Surprisingly, Machiavelli pauses before critically analyzing the strength of ecclesiastical states, for he recognizes the unmatched power he has to contend with: "So these are the only rulers that are secure and happy. But because they are ruled by a higher power, which human intelligence cannot grasp, I will say no more about them; for, since they have been built up and maintained by God, only a presumptuous and rash person would debate about them" (36; Ch. 11). Within religious principalities, Machiavelli finds the only principled rulers that may stay within the boundaries of their religion and find political success at the same time. So, too, does the American social philosophy deem Christian ideals necessary in maintaining a spiritual status quo while in search of grand-scale accomplishment; Christian commands do not lack their immediacy in the present day, but are simply lost to a young people governed by a whirlwind of fragmented virtues. The state governs primarily, and "religion," a strange old coined term, is obscured behind skyscrapers and billboards aimed at the next generation of entrepreneurs.

Machiavelli's respect for the usefulness of religious virtues lives on in this era of material convenience, and the general run of today's confused youth cultivates moral values when needed, creating a falsified ethical foundation for self-serving social work. While acknowledging that such religious states are "built up and maintained by God" (36; Ch. 11), Machiavelli does not disregard the earthly possibility of making wrong an effective form of right, stating the viewpoint highly opposed to those of his predecessors, "Prudence consists in knowing how to assess risks and in accepting the lesser evil as a good" (70; Ch. 21). Whatever could possibly be the natural state of man extracted from civilization has become something definitively relegated to the past, as centuries ago Machiavelli did not waste time in determining the natural drive to be "good" or "bad." The fundamental morals of the country alongside capitalistic messages to the new generation of young adults create individuals that are perpetually in conflict with themselves. In the spirit of Machiavelli's "religion of practicality," we "[show] [ourselves] to be generous and understanding...but at the same time always retaining [our] authority and dignity" (70; Ch. 21). Longing for recognition in a world that gives him none, the driven American amateur has a mind for humble fame, wanting solidarity with the world and status within it at the same time.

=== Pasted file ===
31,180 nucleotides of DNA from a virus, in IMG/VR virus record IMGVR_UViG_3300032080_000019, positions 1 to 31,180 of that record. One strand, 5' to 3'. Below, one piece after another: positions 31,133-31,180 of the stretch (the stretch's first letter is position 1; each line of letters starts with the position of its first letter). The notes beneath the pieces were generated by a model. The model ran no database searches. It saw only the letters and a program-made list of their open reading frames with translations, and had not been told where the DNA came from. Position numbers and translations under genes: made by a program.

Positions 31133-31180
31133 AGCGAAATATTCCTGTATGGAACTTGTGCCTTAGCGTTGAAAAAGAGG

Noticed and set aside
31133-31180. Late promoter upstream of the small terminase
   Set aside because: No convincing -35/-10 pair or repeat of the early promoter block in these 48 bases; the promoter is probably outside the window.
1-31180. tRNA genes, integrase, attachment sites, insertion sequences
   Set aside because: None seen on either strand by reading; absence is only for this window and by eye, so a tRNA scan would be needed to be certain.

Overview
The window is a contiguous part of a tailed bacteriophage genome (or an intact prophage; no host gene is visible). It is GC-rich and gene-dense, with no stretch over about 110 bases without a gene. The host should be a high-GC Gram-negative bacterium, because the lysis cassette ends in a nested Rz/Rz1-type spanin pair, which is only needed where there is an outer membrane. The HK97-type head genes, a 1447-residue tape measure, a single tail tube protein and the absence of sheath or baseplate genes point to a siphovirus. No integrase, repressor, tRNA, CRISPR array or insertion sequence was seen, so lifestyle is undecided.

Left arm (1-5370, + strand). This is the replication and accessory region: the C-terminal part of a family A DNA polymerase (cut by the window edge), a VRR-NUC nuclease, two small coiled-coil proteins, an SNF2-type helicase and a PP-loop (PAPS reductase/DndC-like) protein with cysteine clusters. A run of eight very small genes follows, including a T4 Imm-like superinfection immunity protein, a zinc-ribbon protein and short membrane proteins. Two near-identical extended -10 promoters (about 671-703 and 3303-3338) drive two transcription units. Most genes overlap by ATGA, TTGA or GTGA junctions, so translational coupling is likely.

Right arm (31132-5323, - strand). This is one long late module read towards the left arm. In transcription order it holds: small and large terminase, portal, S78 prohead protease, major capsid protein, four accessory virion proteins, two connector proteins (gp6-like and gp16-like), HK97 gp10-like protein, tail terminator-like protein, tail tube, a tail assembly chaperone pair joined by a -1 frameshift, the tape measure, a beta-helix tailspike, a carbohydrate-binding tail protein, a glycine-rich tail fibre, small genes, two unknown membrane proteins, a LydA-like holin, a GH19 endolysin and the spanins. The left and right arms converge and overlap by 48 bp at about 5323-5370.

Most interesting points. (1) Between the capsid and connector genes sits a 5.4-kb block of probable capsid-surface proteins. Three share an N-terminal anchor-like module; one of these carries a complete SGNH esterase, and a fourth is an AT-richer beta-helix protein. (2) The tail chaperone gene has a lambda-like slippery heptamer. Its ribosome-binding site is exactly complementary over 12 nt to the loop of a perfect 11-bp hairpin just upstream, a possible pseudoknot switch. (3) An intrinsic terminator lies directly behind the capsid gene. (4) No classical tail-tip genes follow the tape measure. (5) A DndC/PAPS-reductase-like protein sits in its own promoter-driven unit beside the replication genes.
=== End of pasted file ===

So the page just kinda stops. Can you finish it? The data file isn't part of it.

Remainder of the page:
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Today's American youth wants to be indispensable to the race, both as an irreplaceable element to the whole of human life and as a shining finalist at the finish line, forever remembered and always modeled. We foster a Machiavellian ambition that advises us to employ religious ideals while recognizing the present demands of society as they really are: "Do not be afraid of your own shadow. Employ policies that are moderated by prudence and sympathy. Avoid excessive self-confidence, which leads to carelessness, and avoid excessive timidity, which will make you insupportable" (51; Ch. 17). Modern society's utilitarianism of personal virtue confuses the search for truth with the prospect of civic enterprise, and young go-getters raised on basic Christian values want to touch the hearts of their friends, but also leave the power of their names carved on the souls of America. Despite the separation of Church and State, personal politics and ethics obscurely intertwine. The blood makeup inside us is thick and difficult, yet we still call ourselves Christian, aching to know the way to unload this paralyzing muck of blind ambition.

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The Young Politicians: Machiavellian Belief. (2018, April 27). GradesFixer. Retrieved February 24, 2024, from